Give employees at least one chance per year to meet health goals and earn rewards. This ensures continued participation. For example, if you offer a health assessment in January, employees who miss it can still complete it in May to qualify.

Limits on Reward Size

Incentive amounts are capped at 30% of total health plan costs or 50% for tobacco cessation programs. Staying within these limits prevents financial coercion. To illustrate, if your company's total health premium cost is $5,000, the maximum permissible reward would be $1,500.

Suggested Read: 7 Wellness Incentive Ideas To Boost Your Corporate Programs

Promote Health, Don't Punish

Your program must use evidence-based activities, like coaching sessions or workout classes, that truly improve employee health. It should not impose overly difficult requirements just to save costs. The focus is positive behavior change through reasonable methods.

Provide Alternatives

If employees can't meet a health standard due to a medical condition, you must offer reasonable alternatives to still qualify for the full reward. This removes barriers for those who can't satisfy the initial requirement.

Transparent Communication

Explicitly state in all materials that alternatives are available for individuals unable to meet health goals. Provide specific instructions on requesting an alternative method to earn the full incentive.

Avoid Discrimination

Program incentives and penalties must apply equally to all employees in similar health circumstances to prevent discrimination. For example, all smokers pay the same surcharge for not completing a cessation program.

Safeguard Data

If collecting health data, describe how it will be stored securely and used ethically. Protecting sensitive information maintains trust.

Keep incentive amounts within legal boundaries. Exceeding the 30% or 50% total cost thresholds can trigger financial penalties.

Following these best practices ensures your program operates fairly and legally. Work closely with experts like legal counsel, HR, and insurers when creating health-contingent wellness initiatives to guarantee proper implementation. It's well worth investing time upfront to do it right - and avoid issues down the road.

Certain legal considerations come into play when developing health-contingent wellness programs. Here are some tips to avoid legal risks:

  • Employees should not feel coerced into participating or sharing private health details. Offer rewards and communications reinforcing the voluntary nature.
  • Follow all HIPAA and ADA regulations around confidential medical data from screenings, health risk assessments, etc. Only share anonymized aggregate data.
  • Ensure alternate options are available if an employee can't meet a health standard or finds it medically inadvisable.
  • Limit incentives to 30% of total health premium costs (50% for smoking cessation programs) to comply with discrimination laws.
  • Foster a workplace culture that generally supports health to avoid perceptions of coercing behavior or discrimination.
  • Use data to demonstrate the program's financial benefit so rewards are viewed as health plan cost adjustments rather than penalties for non-compliance.
  • Have legal counsel review all wellness program policies, communications, and requirements to flag any areas that may raise legal concerns.
  • Design the program based on best-practice recommendations from sources like the CDC, the Society of Human Resource Management, and wellness associations.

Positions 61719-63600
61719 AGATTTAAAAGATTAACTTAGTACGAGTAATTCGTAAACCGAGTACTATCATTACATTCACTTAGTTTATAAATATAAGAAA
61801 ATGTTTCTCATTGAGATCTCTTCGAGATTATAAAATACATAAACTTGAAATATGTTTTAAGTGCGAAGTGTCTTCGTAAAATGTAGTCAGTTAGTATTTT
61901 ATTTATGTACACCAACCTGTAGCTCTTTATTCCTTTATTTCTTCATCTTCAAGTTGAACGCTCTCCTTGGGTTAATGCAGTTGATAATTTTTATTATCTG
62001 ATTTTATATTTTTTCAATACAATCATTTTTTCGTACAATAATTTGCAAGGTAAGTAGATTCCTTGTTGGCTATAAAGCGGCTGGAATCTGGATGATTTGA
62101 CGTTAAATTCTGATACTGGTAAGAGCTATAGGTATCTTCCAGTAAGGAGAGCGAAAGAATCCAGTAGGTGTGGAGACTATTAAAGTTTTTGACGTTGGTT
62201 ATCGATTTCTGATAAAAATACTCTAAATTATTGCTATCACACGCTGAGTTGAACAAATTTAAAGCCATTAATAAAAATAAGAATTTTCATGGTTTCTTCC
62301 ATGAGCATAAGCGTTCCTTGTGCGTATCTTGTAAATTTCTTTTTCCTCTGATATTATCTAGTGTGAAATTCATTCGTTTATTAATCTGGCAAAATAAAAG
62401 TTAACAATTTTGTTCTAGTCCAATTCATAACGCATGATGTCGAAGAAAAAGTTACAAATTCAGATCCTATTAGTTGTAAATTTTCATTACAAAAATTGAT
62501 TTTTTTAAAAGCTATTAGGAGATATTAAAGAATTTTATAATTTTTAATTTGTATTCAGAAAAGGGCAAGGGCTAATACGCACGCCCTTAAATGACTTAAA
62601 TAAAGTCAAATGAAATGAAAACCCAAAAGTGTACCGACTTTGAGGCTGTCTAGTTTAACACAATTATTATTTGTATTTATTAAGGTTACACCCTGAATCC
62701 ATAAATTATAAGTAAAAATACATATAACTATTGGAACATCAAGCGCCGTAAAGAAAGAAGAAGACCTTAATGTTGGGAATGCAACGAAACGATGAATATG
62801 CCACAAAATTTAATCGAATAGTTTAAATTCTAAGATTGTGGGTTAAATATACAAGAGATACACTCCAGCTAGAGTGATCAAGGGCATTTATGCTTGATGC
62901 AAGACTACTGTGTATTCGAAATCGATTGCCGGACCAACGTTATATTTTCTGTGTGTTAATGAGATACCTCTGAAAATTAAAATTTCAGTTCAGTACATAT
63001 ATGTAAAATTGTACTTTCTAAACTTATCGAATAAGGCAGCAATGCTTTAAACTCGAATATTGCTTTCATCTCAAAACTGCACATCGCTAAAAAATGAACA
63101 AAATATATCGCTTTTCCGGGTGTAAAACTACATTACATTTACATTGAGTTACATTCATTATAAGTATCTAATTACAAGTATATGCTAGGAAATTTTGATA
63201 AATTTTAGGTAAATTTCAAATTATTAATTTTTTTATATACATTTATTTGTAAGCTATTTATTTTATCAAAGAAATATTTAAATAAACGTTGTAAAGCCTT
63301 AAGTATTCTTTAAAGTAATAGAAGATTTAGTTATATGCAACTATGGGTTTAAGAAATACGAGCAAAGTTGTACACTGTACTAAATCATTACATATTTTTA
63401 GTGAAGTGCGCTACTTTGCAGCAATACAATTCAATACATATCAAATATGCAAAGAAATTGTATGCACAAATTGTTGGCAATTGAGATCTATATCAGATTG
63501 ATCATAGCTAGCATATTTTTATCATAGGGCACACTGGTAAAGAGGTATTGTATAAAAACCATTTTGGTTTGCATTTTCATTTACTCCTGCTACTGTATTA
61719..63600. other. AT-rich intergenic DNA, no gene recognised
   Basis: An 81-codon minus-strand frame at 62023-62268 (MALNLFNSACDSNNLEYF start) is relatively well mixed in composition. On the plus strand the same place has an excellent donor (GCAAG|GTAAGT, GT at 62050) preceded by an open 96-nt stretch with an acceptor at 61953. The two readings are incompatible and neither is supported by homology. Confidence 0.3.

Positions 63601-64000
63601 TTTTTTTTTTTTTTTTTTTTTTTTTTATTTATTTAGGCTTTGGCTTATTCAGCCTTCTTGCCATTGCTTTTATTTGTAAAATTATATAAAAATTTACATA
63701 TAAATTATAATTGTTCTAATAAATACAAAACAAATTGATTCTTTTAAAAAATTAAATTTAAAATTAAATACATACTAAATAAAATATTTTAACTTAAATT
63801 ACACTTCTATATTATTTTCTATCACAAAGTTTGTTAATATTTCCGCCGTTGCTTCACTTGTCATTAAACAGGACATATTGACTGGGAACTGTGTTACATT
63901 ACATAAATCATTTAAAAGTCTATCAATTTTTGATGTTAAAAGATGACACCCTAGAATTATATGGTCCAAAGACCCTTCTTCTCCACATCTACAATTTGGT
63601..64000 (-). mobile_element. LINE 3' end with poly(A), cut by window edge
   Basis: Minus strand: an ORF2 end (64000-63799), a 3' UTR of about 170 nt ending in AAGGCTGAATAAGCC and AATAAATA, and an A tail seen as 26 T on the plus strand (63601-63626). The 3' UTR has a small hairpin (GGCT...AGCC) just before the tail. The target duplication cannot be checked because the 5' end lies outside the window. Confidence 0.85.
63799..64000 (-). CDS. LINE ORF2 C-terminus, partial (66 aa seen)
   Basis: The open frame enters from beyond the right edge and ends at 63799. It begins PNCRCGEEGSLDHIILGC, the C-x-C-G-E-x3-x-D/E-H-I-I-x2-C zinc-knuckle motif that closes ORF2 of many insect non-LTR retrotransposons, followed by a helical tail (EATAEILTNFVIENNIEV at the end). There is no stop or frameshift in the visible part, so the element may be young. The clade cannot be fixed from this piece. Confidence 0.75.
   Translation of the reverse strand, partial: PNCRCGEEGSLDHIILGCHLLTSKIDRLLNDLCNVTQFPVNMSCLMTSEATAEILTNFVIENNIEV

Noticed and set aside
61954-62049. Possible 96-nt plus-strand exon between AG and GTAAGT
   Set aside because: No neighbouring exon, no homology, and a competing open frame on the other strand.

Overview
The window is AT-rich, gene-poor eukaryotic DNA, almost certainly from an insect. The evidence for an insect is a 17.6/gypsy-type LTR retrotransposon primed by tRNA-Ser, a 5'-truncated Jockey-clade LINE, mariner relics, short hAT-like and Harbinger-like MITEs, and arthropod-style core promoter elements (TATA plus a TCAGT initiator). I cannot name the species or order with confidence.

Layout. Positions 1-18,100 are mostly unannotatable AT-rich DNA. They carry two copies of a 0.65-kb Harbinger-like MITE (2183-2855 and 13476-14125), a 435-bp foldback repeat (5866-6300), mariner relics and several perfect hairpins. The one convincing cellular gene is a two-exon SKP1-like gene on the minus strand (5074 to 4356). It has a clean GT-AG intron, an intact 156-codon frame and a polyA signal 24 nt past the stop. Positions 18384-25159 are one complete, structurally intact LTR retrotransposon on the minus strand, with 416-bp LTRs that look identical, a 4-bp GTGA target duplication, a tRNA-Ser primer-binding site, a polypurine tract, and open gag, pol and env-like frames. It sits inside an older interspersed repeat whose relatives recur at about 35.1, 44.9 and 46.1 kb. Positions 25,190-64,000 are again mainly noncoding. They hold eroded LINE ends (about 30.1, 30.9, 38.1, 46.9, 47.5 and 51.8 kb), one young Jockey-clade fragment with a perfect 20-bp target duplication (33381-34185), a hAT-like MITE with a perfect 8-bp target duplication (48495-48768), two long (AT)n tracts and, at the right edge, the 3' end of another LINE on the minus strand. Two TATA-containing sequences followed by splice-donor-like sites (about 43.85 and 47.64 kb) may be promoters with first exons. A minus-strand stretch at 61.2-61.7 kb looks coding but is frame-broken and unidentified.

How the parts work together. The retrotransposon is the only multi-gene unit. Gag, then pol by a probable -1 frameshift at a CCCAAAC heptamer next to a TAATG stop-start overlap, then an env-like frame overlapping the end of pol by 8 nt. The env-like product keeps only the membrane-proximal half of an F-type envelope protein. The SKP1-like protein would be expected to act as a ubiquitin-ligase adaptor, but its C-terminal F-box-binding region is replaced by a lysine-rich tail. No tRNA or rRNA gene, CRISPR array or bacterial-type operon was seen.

What Is the Most Common Mistake in a Health-Contingent Wellness Program?

The most common pitfall of health-contingent wellness programs is solely focusing interventions and resources on the highest-risk employees identified through health screenings. Initially, targeting employees with the poorest health metrics may seem logical since they likely incur the highest health costs. However, this approach is short-sighted.

Research shows employee health risks fluctuate over time. The highest risk segment will substantially change year-to-year as some risks improve and others emerge. Only addressing the current high-risk population leaves many at-risk employees unengaged in programs to prevent their health from declining.

The best practice is to promote health across all employees - low, moderate, and high-risk. Offer programs and incentives encouraging healthy behaviors for the total employee population. This holistic approach leads to optimal risk reduction, sustainable health changes, increased productivity, and control of healthcare spending growth over the long term.


Health contingent wellness programs can be important in engaging employees in health improvement and combating rising healthcare costs. However, these programs require careful design, implementation, and monitoring to reward positive health changes without penalizing employees or violating anti-discrimination protections.

Following proven best practices around strategic planning, meaningful incentives, whole population engagement, integrated interventions, legal compliance, and continuous evaluation will lead to optimal results from health-contingent wellness investments. The aim is to build a culture of health with programs tailored to your workforce's unique needs and risks.

With thoughtful leadership and administration, health-contingent wellness initiatives provide a "win-win" for employees and employers alike - lower risks and healthcare costs are rewarded with financial incentives supporting healthy, happy, and productive workers.

This article is written by Bijaya Lakshmi Sarma, who is a content marketer and wellness expert at Vantage Circle. As an avid runner for over a decade and a keen reader of books on holistic wellness, Bijaya aims to guide people toward lifestyle changes that help them surpass their wellness vision. To get in touch, reach out to